Rodrik, Dani. 1999. Where Did All the Growth Go? External Shocks, Social Conflict, and Growth Collapses. Journal of Economic Growth 4 (4):385412.CrossRefGoogle Scholar
Rueschemeyer, Dietrich, Evelyne Huber Stephens, and John D. Stephens. 1992. Capitalist Development and Democracy. Chicago: University of Chicago Press.
Schelling, Thomas C. 1971. Dynamic Models of Segregation. Journal of Mathematical Sociology 1 (2):143186.CrossRefGoogle Scholar
Shapiro, Ian. 2003. The State of Democratic Theory. Princeton, N.J.: Princeton University Press.
Smith, Jackie, Ron Pagnucco, and George A. Lopez. 1998. Globalizing Human Rights: The Work of Transnational Human Rights NGOs in the 1990s. Human Rights Quarterly 20 (2):379412.CrossRefGoogle Scholar
Solingen, Etel. 1998. Regional Orders at Century's Dawn: Global and Domestic Influences on Grand Strategy. Princeton, N.J.: Princeton University Press.
Starr, Harvey. 1991. Democratic Dominoes: Diffusion Approaches to the Spread of Democracy in the International System. Journal of Conflict Resolution 35 (2):356381.CrossRefGoogle Scholar
Thompson, William R. 1996. Democracy and Peace: Putting the Cart Before the Horse? International Organization 50 (1):141174.Google Scholar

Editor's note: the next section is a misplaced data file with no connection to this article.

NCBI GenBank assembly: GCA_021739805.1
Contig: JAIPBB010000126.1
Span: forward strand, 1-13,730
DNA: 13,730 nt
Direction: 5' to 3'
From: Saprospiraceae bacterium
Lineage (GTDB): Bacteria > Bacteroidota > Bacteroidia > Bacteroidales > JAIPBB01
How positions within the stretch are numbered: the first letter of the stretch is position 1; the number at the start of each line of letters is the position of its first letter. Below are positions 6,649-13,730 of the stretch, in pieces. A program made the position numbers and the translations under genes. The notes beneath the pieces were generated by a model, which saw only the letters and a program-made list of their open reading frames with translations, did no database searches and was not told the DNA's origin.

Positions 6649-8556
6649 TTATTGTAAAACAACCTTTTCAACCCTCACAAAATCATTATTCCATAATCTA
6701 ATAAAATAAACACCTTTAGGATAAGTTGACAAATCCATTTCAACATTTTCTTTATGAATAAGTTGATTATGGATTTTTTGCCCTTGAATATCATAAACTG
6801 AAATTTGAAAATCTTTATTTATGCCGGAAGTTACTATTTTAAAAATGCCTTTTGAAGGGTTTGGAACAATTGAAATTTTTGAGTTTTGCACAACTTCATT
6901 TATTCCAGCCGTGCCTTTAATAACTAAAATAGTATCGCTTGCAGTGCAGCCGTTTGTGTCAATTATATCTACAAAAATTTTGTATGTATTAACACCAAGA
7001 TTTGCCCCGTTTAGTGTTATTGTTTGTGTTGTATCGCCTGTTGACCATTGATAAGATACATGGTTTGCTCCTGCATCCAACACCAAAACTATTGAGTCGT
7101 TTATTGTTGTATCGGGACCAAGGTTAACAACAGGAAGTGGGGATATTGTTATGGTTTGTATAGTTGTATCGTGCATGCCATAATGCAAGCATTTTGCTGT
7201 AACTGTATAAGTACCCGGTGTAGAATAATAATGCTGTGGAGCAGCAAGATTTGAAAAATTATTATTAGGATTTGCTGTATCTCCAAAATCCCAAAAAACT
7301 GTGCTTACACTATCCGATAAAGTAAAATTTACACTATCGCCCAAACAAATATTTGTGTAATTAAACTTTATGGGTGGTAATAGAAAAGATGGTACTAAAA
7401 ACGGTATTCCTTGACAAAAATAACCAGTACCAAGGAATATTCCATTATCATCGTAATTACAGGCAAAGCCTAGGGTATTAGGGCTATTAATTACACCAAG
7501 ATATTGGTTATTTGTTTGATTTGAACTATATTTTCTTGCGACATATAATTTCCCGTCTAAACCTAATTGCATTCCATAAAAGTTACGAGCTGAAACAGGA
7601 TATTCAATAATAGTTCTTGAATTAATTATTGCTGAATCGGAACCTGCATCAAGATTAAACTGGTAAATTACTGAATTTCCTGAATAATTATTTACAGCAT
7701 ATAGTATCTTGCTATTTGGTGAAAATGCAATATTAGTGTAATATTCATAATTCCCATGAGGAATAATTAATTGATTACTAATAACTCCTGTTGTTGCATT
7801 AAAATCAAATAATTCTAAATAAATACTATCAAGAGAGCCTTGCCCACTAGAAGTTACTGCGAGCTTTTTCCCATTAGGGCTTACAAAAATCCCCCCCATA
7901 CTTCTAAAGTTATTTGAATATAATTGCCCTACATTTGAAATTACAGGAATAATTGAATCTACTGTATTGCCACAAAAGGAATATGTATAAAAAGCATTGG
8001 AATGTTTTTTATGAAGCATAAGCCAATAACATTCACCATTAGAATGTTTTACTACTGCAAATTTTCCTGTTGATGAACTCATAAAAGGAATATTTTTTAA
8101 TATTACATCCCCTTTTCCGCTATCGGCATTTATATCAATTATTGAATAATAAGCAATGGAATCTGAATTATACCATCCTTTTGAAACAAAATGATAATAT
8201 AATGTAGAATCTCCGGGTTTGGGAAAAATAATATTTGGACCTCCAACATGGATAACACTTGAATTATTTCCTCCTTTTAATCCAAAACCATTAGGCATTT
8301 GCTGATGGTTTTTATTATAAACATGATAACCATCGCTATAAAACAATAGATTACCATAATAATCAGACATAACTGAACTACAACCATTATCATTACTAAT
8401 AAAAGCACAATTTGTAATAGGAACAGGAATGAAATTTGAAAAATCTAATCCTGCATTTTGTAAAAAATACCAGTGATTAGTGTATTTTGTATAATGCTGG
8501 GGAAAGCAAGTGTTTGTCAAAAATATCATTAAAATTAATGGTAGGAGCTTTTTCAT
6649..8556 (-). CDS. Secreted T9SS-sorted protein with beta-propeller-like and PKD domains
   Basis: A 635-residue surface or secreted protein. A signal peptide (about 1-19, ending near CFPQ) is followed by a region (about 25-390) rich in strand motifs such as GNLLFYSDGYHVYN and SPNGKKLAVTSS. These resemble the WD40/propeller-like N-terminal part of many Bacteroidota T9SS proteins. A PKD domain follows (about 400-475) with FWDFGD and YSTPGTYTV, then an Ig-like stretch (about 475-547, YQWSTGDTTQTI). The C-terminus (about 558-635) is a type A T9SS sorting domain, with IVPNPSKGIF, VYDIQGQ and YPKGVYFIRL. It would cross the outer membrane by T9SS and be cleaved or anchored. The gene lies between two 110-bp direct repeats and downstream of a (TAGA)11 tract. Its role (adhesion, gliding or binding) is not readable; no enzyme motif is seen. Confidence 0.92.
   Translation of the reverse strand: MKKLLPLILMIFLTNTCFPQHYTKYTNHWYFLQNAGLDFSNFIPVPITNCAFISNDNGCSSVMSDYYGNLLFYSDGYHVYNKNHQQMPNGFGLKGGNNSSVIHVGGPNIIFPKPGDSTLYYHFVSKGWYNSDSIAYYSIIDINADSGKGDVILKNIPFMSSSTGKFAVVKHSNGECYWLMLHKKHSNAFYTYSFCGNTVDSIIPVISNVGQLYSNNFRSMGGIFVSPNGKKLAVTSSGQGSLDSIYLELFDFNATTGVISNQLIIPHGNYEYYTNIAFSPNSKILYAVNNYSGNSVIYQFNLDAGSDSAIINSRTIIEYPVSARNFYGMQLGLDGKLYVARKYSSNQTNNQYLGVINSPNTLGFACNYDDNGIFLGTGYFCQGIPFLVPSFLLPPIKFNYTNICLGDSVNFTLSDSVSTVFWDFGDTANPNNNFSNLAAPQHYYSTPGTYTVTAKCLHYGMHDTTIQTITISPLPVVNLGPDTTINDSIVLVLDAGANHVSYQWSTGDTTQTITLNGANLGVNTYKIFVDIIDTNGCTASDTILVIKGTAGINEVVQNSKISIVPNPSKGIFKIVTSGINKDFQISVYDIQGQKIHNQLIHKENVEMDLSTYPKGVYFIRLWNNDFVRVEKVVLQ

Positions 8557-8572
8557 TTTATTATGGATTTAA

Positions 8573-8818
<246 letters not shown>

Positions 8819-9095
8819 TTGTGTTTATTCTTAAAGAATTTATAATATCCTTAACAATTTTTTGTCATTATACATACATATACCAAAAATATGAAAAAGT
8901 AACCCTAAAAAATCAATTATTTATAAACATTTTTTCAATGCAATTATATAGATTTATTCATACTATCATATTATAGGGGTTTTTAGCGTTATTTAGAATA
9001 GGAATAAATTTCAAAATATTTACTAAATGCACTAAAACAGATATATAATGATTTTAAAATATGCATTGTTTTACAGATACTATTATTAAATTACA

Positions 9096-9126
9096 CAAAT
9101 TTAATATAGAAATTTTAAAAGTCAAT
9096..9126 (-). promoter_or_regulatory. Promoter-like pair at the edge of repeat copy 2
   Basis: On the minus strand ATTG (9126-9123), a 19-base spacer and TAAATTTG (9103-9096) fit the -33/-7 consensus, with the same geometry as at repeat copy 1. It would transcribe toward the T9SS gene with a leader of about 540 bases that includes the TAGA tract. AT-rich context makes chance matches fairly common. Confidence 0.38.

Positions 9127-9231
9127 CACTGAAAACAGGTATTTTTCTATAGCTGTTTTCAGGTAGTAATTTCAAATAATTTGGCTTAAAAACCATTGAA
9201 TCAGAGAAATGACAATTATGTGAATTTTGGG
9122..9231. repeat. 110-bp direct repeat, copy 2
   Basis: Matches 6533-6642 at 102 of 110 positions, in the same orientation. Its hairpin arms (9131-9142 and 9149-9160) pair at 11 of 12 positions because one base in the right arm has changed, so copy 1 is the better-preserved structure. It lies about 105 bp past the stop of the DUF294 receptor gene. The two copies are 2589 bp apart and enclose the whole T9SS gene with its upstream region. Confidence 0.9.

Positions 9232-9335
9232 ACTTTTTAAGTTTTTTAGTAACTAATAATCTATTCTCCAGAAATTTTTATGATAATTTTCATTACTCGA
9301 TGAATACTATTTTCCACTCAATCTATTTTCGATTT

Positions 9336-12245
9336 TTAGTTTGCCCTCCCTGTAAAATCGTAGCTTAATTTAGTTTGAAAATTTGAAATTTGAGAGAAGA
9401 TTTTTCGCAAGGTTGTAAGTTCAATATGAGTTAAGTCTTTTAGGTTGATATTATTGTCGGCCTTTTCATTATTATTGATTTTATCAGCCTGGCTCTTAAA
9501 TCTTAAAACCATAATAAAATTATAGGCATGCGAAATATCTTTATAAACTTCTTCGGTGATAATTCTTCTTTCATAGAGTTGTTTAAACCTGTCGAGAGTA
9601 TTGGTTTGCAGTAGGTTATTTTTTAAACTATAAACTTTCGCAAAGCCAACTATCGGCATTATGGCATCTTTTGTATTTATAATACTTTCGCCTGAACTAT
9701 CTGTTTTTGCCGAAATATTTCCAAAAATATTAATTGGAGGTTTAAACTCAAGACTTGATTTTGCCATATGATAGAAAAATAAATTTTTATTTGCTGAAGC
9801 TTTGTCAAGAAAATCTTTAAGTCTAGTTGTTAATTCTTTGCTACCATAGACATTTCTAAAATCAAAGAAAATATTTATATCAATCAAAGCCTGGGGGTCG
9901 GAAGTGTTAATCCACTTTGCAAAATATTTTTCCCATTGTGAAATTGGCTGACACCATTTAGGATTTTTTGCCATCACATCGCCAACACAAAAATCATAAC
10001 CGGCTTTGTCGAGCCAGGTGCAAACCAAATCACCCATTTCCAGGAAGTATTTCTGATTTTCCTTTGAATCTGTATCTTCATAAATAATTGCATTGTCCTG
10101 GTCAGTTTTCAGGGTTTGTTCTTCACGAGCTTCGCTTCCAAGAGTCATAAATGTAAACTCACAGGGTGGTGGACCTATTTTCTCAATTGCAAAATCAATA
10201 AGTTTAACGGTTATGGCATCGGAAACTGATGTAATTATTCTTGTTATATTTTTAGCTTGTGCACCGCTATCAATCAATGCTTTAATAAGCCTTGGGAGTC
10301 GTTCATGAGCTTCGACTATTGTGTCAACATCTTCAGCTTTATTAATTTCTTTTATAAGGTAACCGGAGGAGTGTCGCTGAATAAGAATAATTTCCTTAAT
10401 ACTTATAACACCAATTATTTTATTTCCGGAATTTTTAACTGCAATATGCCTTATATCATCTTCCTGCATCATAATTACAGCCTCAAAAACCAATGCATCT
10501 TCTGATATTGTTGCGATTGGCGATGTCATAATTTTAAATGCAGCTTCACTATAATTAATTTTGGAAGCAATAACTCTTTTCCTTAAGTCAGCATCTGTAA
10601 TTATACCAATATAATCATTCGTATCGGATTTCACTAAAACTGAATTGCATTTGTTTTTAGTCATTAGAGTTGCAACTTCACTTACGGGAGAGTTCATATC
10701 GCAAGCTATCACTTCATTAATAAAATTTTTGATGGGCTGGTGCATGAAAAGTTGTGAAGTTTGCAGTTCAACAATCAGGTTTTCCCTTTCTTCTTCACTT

Vanhanen, Tatu. 1990. The Process of Democratization. New York: Crane Russak.
Yamaguchi, Kazuo. 1991. Event History Analysis. Newbury Park, Calif.: Sage.
Cited by

Save article to Kindle

To save this article to your Kindle, first ensure is added to your Approved Personal Document E-mail List under your Personal Document Settings on the Manage Your Content and Devices page of your Amazon account. Then enter the ‘name’ part of your Kindle email address below. Find out more about saving to your Kindle.

Note you can select to save to either the or variations. ‘’ emails are free but can only be saved to your device when it is connected to wi-fi. ‘’ emails can be delivered even when you are not connected to wi-fi, but note that service fees apply.

Find out more about the Kindle Personal Document Service.

Diffusion and the International Context of Democratization
Available formats

Save article to Dropbox

To save this article to your Dropbox account, please select one or more formats and confirm that you agree to abide by our usage policies. If this is the first time you used this feature, you will be asked to authorise Cambridge Core to connect with your Dropbox account. Find out more about saving content to Dropbox.

Diffusion and the International Context of Democratization
Available formats

Save article to Google Drive

To save this article to your Google Drive account, please select one or more formats and confirm that you agree to abide by our usage policies. If this is the first time you used this feature, you will be asked to authorise Cambridge Core to connect with your Google Drive account. Find out more about saving content to Google Drive.

Diffusion and the International Context of Democratization
Available formats

Reply to: Submit a response

Please enter your response.

Your details

Please enter a valid email address.

Conflicting interests

Do you have any conflicting interests? *